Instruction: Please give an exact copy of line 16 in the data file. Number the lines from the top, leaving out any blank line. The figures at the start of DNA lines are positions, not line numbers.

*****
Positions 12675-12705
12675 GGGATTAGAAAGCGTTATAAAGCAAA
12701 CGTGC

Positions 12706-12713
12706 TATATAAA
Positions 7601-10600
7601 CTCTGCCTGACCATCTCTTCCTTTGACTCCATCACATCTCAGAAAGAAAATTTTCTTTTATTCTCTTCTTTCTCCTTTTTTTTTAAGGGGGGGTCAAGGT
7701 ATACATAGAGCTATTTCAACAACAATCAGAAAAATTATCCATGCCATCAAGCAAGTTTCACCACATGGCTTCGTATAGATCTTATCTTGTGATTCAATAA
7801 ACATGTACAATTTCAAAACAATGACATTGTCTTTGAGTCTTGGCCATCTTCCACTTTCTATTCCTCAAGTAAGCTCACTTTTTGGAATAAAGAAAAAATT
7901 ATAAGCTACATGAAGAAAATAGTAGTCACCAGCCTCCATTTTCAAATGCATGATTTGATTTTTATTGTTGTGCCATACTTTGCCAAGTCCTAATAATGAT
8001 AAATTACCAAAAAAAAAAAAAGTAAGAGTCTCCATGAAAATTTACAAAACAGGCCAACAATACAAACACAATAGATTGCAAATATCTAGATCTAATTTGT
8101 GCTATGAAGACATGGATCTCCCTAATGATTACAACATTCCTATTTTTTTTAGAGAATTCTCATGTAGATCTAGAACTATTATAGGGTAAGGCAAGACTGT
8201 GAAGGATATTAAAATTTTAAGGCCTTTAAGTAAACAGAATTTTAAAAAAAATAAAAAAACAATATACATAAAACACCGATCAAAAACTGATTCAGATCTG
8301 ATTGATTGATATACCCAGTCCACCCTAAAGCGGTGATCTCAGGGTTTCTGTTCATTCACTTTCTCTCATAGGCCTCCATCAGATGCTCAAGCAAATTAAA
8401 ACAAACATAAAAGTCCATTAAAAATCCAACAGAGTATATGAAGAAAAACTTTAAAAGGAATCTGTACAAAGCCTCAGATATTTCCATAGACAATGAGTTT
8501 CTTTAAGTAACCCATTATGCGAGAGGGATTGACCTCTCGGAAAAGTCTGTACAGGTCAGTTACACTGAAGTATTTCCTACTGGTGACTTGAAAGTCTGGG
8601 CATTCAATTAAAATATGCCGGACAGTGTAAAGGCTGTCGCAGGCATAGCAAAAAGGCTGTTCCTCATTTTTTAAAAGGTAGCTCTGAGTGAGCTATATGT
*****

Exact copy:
8501 CTTTAAGTAACCCATTATGCGAGAGGGATTGACCTCTCGGAAAAGTCTGTACAGGTCAGTTACACTGAAGTATTTCCTACTGGTGACTTGAAAGTCTGGG